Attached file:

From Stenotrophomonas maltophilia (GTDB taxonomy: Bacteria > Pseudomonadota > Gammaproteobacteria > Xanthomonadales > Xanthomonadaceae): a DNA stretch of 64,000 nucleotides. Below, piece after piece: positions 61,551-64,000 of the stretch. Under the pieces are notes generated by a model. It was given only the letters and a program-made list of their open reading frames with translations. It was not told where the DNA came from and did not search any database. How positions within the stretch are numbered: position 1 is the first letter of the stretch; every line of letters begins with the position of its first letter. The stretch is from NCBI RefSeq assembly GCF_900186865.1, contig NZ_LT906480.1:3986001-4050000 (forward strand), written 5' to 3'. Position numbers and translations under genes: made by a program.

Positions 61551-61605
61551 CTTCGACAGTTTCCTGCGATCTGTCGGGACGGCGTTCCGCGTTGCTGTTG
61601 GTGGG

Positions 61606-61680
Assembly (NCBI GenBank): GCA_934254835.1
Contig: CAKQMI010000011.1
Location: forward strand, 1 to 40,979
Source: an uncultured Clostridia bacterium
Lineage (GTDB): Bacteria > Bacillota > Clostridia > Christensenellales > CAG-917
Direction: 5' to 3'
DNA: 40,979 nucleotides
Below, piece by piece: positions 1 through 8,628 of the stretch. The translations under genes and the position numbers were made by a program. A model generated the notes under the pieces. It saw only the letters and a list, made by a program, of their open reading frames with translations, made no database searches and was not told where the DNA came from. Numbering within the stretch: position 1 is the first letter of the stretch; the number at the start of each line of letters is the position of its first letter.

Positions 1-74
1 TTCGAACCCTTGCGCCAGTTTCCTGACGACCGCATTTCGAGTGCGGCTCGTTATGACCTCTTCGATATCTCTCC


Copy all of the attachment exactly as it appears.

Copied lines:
From Stenotrophomonas maltophilia (GTDB taxonomy: Bacteria > Pseudomonadota > Gammaproteobacteria > Xanthomonadales > Xanthomonadaceae): a DNA stretch of 64,000 nucleotides. Below, piece after piece: positions 61,551-64,000 of the stretch. Under the pieces are notes generated by a model. It was given only the letters and a program-made list of their open reading frames with translations. It was not told where the DNA came from and did not search any database. How positions within the stretch are numbered: position 1 is the first letter of the stretch; every line of letters begins with the position of its first letter. The stretch is from NCBI RefSeq assembly GCF_900186865.1, contig NZ_LT906480.1:3986001-4050000 (forward strand), written 5' to 3'. Position numbers and translations under genes: made by a program.

Positions 61551-61605
61551 CTTCGACAGTTTCCTGCGATCTGTCGGGACGGCGTTCCGCGTTGCTGTTG
61601 GTGGG

Positions 61606-61680
Assembly (NCBI GenBank): GCA_934254835.1
Contig: CAKQMI010000011.1
Location: forward strand, 1 to 40,979
Source: an uncultured Clostridia bacterium
Lineage (GTDB): Bacteria > Bacillota > Clostridia > Christensenellales > CAG-917
Direction: 5' to 3'
DNA: 40,979 nucleotides
Below, piece by piece: positions 1 through 8,628 of the stretch. The translations under genes and the position numbers were made by a program. A model generated the notes under the pieces. It saw only the letters and a list, made by a program, of their open reading frames with translations, made no database searches and was not told where the DNA came from. Numbering within the stretch: position 1 is the first letter of the stretch; the number at the start of each line of letters is the position of its first letter.

Positions 1-74
1 TTCGAACCCTTGCGCCAGTTTCCTGACGACCGCATTTCGAGTGCGGCTCGTTATGACCTCTTCGATATCTCTCC